A Tale of Two Wildcat Passes

While searching for a video clip of Marquis Maze’s wildcat pass being intercepted by LSU’s Eric Reid, I stumbled upon the same played being executed perfectly by Bama in 2010 vs. Florida.

Here are the two clips:


The two offensive plays are nearly identical and are being run against two defensive looks that are nearly identical.  Yet one play was a back breaking touchdown and the other a back breaking turnover.  Why the difference?  Let’s take a look.

First, some similarities…

1) Marquis Maze is in the wildcat both times for Bama.  As a former high school quarterback and as an elusive running threat that makes a lot of sense.

2) Against Florida, the Tide lined up from the 19 yard line and from the 29 against LSU.

3) Both plays involved the Bama quarterback lining up on the wide left as a decoy.  I would submit that AJ McCarron was a much better decoy, as well, versus Greg McElroy’s effort.

4) Both plays involved an unbalanced line to the left with a tight end covering the guard on the right side.  In both cases, right tackle D.J. Fluker lined up inside the left tackle and the left guard.

5) Both plays involved a receiver lined up on the right motioning to the left side.  DeAndrew White motioned in 2011 and Julio Jones in 2010.

6) Each time the defense lined up in a 4-3 with the safety about 7-8 yards off the ball.

But there were also some differences…

1) Both years the Tide’s H-back, Preston Dial in ’10 and Brad Smelley in ’11, line up behind the left side of the offensive line and run into the right flat when the ball is snapped.  Dial lines up closer to the line and behind the outside-most offensive lineman.  Smelley lines up deeper and a tad bit inside.  But here’s the biggest difference, Dial was hit by the left defensive end who attempted to alter Dial’s pattern; Smelley was came off of the line clean and was covered by left cornerback Tyrann Mathieu.

2) The left defensive end – the one that let Smelley go by untouched – then crashed on Maze and altered his throw.  That end was Barkevious Mingo, a player with enough speed to put pressure on Maze.

3) In both plays, Bama has a receiver lined up on the left side on the line of scrimmage – Darius Hanks in ’10 and Brandon Gibson in ’11.  Hanks runs a skinny post and is wide open.  Gibson begins the play by being covered by Eric Reid and appears to break his skinny post off to a crossing route at about 10 yards.  More on this later…

4) Michael Williams lines up at tight end on the right side in both plays.  In ’10 he comes off the line cleanly and runs basically a flag route to the right corner of the end zone.  In ’11, though, an LSU linebacker shoves Williams, forcing his route to slightly altered.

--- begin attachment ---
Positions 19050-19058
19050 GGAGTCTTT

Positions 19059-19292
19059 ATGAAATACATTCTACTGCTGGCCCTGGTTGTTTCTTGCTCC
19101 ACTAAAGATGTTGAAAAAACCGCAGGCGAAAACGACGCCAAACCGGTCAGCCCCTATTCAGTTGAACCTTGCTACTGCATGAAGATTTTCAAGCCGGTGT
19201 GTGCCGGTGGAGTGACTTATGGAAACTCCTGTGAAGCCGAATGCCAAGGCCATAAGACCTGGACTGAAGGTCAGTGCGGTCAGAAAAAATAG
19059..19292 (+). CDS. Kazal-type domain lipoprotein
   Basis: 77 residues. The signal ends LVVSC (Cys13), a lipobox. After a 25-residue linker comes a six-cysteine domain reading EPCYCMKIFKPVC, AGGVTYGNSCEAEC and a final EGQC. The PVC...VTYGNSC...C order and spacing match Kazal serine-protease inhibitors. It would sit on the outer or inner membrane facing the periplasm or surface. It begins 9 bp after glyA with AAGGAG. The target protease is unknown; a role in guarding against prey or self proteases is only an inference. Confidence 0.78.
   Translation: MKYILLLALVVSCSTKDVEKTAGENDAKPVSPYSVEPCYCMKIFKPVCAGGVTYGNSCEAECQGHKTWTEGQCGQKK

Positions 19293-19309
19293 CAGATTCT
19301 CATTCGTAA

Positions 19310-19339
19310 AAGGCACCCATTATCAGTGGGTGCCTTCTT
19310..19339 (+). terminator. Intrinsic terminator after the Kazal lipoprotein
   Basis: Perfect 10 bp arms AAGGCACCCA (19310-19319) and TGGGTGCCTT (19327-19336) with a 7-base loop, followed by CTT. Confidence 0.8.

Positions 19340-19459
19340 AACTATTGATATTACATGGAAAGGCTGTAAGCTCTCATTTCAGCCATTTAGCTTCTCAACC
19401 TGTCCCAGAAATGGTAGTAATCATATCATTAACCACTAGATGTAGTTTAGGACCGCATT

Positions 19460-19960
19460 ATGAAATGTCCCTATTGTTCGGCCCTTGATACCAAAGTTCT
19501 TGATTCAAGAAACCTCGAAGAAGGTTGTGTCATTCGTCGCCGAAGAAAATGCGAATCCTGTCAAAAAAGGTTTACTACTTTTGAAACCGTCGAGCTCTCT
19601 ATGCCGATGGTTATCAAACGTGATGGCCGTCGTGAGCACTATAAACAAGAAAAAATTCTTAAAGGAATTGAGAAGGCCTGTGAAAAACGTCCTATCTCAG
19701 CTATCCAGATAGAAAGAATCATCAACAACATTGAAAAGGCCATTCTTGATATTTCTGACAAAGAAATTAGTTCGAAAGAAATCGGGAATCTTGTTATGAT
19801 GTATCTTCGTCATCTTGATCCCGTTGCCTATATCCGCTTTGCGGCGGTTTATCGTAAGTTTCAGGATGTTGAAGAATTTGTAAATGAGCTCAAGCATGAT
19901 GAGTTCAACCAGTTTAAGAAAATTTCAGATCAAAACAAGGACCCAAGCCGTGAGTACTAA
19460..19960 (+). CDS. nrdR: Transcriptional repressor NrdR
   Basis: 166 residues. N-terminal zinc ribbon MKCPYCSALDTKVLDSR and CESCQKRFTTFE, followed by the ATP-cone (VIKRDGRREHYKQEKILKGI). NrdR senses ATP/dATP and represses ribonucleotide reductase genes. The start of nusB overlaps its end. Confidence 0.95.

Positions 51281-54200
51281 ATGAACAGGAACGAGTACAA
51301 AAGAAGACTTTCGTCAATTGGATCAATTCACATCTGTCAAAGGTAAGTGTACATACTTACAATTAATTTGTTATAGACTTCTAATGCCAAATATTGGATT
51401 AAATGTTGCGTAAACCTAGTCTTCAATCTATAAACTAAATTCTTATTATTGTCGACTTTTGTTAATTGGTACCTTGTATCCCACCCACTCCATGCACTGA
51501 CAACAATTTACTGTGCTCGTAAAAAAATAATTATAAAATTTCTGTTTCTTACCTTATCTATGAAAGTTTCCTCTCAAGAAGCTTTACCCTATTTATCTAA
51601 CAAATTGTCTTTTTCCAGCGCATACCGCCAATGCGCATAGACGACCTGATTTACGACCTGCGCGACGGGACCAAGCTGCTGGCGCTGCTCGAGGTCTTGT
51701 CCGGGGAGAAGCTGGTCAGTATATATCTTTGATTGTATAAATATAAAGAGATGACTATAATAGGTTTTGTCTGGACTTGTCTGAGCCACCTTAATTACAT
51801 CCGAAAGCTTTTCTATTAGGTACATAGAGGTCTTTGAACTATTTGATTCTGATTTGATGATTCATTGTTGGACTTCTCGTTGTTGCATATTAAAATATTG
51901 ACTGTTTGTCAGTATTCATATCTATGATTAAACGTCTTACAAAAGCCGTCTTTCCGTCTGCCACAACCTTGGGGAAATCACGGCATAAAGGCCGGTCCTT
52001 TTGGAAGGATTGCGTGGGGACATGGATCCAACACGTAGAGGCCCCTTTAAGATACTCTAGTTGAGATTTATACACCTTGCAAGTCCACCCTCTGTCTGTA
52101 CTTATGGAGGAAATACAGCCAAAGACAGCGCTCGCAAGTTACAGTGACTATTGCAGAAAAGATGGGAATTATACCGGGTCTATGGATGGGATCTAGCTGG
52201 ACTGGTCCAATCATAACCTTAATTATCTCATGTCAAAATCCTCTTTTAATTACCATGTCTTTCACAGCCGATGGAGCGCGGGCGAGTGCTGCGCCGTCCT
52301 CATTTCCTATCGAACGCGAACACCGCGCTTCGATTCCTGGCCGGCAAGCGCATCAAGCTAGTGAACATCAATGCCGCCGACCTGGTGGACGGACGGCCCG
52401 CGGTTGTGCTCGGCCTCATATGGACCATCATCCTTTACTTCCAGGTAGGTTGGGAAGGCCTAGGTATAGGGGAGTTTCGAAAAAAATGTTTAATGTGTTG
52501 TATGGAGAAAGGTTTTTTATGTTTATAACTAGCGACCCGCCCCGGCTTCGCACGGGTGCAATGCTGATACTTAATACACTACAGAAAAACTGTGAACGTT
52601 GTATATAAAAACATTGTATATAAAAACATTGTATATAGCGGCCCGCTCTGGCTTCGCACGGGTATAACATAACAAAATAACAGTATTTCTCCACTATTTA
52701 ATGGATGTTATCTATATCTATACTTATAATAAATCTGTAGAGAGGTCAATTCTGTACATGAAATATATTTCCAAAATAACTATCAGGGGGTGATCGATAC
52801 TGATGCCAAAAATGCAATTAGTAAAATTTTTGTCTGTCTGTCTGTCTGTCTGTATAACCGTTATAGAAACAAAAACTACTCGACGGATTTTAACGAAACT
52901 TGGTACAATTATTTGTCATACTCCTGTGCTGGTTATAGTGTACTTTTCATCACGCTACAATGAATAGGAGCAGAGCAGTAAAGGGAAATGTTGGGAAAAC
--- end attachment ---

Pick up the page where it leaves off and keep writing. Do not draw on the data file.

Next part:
5) LSU also defended the receiver in motion differently than Florida.  In ’10, Florida’s nickel back first commits to stopping a possible hand off to Julio Jones.  When the nickel back realizes Jones doesn’t have the ball, he pursues Tide wideout Hanks, who by that time is wide open.  In ’11, the Tiger nickel back is Eric Reid.  Yes, that Eric Reid.  Tiger safety Brandon Taylor was responsible for covering White, who had motioned from right to left and to whom a hand off had been faked.

6) Meanwhile, Reid is covering Gibson and because Williams has been shoved off of his route, Williams runs right into the area of Reid, who has been following Gibson’s broken-off route.  Reid shifts to Williams and makes an incredible play for the interception.

What if just one or so of the above had been just a bit differently?  For example…

1) If Mingo is even touched by Smelley, Hanks would have been able to step into his throw and make a better pass to Williams.

2) Did Gibson run the right route and if so, was the route run correctly?  How much difference did it make for Gibson to be in the game instead of Hanks?  If Gibson continues to go deep with the route, Reid would have had to stay with him and leave Williams uncovered.

3) If Williams had not been shoved off course – and into the path of Reid – he scores.

4) And finally, I can’t help but think that LSU would have had to account for Julio a little differently than they accounted for White.  The Tigers covered White with a safety at least eight yards off the ball.  Florida appeared to be using their nickel back to account for Jones.  (Of course, then Tiger safety Taylor may have been able to pick up Williams.)

But, like they say, football is a game of inches.  And back in November, LSU won just a few more of those inches.